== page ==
Officials in some states with upcoming primaries are encouraging more people to avoid in-person polling sites amid heightened worries about the spread of coronavirus in the United States. Some are even increasing the opportunity for drive-by voting on Super Tuesday. California’s Solano County, the site of the country’s first identified case of the virus’ spread within the community, added new curbside sites where people can drop off their ballots without having to leave their cars. “If you can stay in your car to get service, lots of people want to take advantage of that even in a normal situation, but especially when they might be concerned about congregating in close proximity to a lot of other people,” said county election official John Gardner. Meanwhile, some election experts are urging states to relax their absentee voter policies in light of the new public health threat, though some state officials dismissed the idea of hastily rewriting election policies.

National: Officials fear coronavirus could be next front in election interference | Joseph Marks/The Washington Post

U.S. officials fear adversaries might weaponize public fears about coronavirus ahead of Super Tuesday to spread disinformation, amplify rumors and tamp down voter turnout. The concern comes as people test positive for the virus in numerous states, including California, Texas and Alabama – which are among the 14 states that will hold their Democratic primaries Tuesday. The virus, which has killed nearly 3,000 people worldwide, could offer a near-perfect test case for how operatives from Russia or elsewhere seeking to undermine confidence in the election could boost public fears to stop people from heading to the polls – maybe enough to swing a tight race or at least raise doubts in the results. It’s “one of a number of scenarios” of potential interference federal officials are monitoring, the Department of Homeland Security’s cybersecurity division chief Chris Krebs told Kevin Collier at NBC News. Krebs’s office declined to comment this weekend when I asked for more information about the possible response. “This is a new and obviously very scary virus, and misinformation can leverage off of that,” Peter Singer, a fellow at the New America think tank who has written extensively about information warfare, told me. “I would almost be surprised if we don’t see it.”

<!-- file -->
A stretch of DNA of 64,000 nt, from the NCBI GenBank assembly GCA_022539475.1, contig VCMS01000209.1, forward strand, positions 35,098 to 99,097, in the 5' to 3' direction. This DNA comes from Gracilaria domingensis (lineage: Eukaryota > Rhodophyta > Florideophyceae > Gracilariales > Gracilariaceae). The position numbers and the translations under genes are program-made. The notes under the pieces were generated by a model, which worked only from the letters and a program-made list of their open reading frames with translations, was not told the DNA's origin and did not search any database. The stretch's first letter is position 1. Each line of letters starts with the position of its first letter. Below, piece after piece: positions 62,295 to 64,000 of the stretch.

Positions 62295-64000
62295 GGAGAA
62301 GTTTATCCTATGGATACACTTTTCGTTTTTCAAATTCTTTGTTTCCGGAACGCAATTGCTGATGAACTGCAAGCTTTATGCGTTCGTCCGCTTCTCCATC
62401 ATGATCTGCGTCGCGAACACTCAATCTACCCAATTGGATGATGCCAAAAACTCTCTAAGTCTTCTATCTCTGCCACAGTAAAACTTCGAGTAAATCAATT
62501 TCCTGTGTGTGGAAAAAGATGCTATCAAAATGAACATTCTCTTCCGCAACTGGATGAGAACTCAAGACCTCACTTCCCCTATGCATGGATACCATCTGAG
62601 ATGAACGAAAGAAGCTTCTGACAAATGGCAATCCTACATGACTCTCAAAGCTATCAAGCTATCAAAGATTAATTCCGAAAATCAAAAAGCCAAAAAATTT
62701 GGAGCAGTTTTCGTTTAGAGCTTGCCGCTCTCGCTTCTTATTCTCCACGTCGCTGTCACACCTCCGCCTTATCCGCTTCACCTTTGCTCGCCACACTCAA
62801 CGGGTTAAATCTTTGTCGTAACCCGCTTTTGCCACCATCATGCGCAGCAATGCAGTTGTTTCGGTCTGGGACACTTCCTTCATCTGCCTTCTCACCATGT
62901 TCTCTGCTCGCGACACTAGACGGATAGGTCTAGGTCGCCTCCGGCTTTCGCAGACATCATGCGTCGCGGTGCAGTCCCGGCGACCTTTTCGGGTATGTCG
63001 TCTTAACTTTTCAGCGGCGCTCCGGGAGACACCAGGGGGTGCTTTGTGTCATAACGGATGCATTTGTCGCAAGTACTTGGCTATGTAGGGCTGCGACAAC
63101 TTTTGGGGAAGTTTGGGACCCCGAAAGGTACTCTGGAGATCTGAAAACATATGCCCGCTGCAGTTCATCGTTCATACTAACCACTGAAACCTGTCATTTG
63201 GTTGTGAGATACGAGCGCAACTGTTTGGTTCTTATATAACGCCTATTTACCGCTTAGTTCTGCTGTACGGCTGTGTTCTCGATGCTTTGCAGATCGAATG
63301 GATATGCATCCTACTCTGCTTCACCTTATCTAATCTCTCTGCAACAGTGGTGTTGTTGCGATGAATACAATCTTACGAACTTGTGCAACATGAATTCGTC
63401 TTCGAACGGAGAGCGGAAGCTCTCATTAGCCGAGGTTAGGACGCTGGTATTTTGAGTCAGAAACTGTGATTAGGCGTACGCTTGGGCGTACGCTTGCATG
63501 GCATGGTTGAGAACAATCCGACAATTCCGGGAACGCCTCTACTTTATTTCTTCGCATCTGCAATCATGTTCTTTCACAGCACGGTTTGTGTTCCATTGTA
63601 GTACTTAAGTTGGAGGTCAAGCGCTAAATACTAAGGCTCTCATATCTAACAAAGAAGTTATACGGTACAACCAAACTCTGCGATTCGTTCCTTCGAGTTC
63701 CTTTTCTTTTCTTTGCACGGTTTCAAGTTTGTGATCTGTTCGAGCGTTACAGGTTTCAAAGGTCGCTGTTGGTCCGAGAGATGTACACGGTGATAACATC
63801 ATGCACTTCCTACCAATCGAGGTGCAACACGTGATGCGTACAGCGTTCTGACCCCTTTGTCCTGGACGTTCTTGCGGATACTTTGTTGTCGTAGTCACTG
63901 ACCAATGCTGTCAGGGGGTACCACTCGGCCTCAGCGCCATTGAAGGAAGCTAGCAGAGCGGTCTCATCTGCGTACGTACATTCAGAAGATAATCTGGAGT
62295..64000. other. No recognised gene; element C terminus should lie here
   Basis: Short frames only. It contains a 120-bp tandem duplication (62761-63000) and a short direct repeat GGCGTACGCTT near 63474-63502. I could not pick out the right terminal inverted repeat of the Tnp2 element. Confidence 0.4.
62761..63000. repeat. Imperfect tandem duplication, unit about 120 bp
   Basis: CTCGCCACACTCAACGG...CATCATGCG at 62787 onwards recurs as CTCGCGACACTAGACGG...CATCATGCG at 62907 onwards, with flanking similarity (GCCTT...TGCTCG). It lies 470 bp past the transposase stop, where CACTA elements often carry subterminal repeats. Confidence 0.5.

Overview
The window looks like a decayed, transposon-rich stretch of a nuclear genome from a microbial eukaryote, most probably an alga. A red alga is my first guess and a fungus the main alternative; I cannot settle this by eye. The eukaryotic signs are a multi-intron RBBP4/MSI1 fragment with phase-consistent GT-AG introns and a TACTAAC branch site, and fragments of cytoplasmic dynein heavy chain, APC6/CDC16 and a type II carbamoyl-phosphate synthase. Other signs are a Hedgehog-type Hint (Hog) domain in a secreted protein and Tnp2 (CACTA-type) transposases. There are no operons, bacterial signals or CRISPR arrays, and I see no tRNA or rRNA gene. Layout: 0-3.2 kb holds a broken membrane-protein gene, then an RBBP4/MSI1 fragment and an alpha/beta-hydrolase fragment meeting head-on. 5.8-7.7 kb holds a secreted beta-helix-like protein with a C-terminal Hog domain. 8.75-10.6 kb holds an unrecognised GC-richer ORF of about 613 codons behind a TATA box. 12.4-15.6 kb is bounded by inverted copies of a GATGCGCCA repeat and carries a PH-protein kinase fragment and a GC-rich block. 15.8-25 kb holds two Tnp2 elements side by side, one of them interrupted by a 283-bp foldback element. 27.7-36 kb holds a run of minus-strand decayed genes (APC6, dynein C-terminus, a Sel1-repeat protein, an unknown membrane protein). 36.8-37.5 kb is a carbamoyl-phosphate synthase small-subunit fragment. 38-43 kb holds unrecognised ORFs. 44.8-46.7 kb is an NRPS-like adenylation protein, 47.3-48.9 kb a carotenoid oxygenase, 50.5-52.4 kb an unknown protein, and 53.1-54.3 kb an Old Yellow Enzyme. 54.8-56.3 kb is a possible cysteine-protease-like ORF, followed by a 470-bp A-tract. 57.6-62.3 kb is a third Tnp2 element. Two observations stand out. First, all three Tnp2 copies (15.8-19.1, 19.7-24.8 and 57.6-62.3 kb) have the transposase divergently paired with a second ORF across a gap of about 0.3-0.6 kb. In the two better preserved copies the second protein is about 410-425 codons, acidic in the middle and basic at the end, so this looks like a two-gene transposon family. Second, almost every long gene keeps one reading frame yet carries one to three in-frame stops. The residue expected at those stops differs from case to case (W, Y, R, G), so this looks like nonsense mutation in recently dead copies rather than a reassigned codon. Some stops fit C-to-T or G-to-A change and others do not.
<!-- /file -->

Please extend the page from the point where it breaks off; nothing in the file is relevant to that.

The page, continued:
National: The most pervasive ballot design flaw you don’t notice | Lily Smith/Fast Company